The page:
Saving on groceries doesn't just stop at the supermarket checkout. Have your dollar go even further by preserving your food and using some tricks to extend the life of your groceries. If you're throwing away food, you're wasting cash, and all the tips you've used to save money at the grocery store will be for naught. By learning how to preserve food, you're helping your wallet and the environment by reducing waste. Read on to find out the best ways to make your groceries last a good while.
Get an Ethylene Gas Guardian
The E.G.G. or Ethylene Gas Guardian ($25) is a product that will absorb ethylene, which is emitted by most fruits and veggies. Some types of produce that are sensitive to this ripening agent will spoil more quickly when exposed to this gas. A solution is to separate the items (there is a nice list of Ethylene-sensitive foods on Real Simple), and you can also choose to use the E.G.G. and put it in your produce drawer.
Educate Yourself About the Life of Your Grocery Items
Know how long each of your grocery items will last. For those without an expiration date, there is a handy list on Ziploc's website that gives an estimate of how long different types of produce and meats last when refrigerated and frozen.
Don't wait until the food spoils and you end up throwing it away. Keep in mind the life of each item and eat it based on which one perishes the fastest.
Don't Cut Fruits and Veggies Till You Need Them
Keep fruits and veggies whole (until you need them) if you want them to last longer. Don't break off a stem, break it apart, or chop it into pieces if you're not going to eat it. "As soon as you start pulling fruits and vegetables apart, you've broken cells, and microorganisms start to grow," says Barry Swanson, a food scientist at Washington State University.
Put Bread in Fridge or Freezer
I have friends who immediately put the bread they buy into the fridge and my mom puts slices of bread into the freezer to make it last longer. If you're not going to finish the bread in a few days, don't leave it out on the counter or it will start to grow mold. The best method is to leave half of it in the freezer and half of it in the fridge.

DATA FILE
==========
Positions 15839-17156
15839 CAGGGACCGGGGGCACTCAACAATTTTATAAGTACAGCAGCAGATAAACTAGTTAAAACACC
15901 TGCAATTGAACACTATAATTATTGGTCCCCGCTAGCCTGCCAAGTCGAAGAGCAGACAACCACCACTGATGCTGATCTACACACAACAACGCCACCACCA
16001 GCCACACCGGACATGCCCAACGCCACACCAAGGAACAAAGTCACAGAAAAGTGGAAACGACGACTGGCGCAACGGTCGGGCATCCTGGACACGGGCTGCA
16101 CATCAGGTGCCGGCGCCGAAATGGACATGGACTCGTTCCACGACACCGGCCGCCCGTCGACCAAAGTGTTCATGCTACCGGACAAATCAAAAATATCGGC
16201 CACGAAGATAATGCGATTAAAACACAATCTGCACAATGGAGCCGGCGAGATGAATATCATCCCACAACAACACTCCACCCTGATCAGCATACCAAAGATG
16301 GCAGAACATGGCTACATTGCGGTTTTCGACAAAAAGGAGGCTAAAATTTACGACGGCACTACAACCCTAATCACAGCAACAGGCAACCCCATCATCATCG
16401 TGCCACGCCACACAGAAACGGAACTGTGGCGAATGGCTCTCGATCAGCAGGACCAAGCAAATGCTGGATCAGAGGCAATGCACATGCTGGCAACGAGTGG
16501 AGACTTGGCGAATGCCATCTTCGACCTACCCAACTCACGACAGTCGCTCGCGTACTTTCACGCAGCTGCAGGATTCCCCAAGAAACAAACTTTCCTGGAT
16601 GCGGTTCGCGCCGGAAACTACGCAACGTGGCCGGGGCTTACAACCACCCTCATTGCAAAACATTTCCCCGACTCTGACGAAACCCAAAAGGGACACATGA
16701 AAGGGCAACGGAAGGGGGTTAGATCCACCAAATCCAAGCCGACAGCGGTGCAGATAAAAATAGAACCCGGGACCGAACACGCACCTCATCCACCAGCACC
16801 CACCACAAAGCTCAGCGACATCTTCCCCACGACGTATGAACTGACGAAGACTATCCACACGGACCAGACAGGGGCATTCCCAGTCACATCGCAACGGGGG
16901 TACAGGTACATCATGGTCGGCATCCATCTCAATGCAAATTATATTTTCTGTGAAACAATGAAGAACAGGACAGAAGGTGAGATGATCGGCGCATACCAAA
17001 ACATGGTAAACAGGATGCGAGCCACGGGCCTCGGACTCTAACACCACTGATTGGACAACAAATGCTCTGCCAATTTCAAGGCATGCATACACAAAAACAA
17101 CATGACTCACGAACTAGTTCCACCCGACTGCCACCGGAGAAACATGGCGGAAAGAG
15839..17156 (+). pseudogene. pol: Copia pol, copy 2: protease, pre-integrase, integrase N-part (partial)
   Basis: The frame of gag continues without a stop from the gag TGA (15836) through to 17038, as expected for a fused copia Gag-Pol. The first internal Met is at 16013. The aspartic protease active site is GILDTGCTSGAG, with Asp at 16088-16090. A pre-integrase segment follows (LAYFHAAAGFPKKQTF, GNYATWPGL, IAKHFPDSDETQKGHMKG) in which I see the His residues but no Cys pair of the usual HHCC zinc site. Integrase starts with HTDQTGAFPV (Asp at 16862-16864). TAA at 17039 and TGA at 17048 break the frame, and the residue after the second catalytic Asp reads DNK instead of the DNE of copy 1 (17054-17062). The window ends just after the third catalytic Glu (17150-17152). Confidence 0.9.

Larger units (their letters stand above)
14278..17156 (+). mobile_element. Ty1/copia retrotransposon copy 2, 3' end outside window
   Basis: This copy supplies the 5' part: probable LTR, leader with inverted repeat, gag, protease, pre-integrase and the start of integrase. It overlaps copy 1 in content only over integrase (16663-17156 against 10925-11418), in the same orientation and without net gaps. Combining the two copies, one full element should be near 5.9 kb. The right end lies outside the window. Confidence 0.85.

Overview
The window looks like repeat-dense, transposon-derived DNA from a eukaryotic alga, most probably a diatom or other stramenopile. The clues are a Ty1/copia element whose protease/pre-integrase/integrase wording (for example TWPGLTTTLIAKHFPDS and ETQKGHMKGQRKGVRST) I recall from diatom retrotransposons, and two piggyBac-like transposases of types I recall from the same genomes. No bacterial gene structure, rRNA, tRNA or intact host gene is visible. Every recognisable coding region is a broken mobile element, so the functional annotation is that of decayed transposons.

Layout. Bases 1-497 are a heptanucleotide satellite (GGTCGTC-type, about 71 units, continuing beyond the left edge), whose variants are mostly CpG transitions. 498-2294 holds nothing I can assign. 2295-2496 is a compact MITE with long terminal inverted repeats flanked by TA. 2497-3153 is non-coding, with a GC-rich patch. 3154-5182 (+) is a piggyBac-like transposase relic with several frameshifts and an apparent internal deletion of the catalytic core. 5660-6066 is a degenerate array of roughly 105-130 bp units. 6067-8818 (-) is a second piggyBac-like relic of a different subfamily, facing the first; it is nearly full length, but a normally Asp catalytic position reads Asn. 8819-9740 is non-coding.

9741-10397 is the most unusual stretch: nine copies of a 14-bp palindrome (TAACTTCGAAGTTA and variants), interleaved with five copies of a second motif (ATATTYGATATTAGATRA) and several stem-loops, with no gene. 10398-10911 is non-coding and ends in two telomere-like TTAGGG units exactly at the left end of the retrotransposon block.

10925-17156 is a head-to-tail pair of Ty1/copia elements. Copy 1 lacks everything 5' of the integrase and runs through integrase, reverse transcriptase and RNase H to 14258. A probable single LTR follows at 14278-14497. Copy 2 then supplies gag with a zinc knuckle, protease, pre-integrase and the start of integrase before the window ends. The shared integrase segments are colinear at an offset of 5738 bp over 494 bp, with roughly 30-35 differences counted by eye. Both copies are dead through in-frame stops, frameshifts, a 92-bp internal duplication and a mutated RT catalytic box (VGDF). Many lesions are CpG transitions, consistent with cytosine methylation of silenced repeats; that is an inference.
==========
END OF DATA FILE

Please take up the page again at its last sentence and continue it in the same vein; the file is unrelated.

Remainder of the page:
Be Smart When Buying Organic
Even if you're a fan of organic foods, you might want to be smart when you're buying organic. For example, think about how long you take to eat a certain kind of food and choose to go organic based on that, since organic foods spoil faster. If you find yourself constantly throwing away grocery items like eggs and milk, make a note of which ones and go for the normal kind the next time you're at the supermarket.
Invest in an Herb Savor
The Herb Savor ($23) from Prepara, which was also one of Oprah's Favorite Things, will lengthen the life of your herbs for up to three weeks, according to the website. It's not just a container, this kitchen gadget will keep the roots of your herbs "slightly submerged under water."
Cook Foods That Are About to Perish
If the foods are approaching their expiry date or are starting to lose their luster, cook them before it reaches the point in which you have to throw them away. For example, make a stir fry out of the old produce, or make baked goods from the really ripe fruits, such as banana bread out of old bananas. Start digging around the Internet for ideas!
Consider a Sealer
Get a nifty sealer ($10) to reseal your packaged goods. It'll keep the air from escaping and it's more convenient than pouring the item into a food container.
Avoid Bagged Veggies and Pre-Cut Fruits
Throw Out the Bad Apple
Make Fresh Produce More Visible in the Fridge
For foods that are perishable, try to make them more visible in your fridge and put them in front of processed food items. This is so you won't forget your fresh produce and you're more likely to reach for them.
Although it is recommended to keep produce in its respective drawers, you should try this technique if you find that you keep forgetting about the items in the drawers.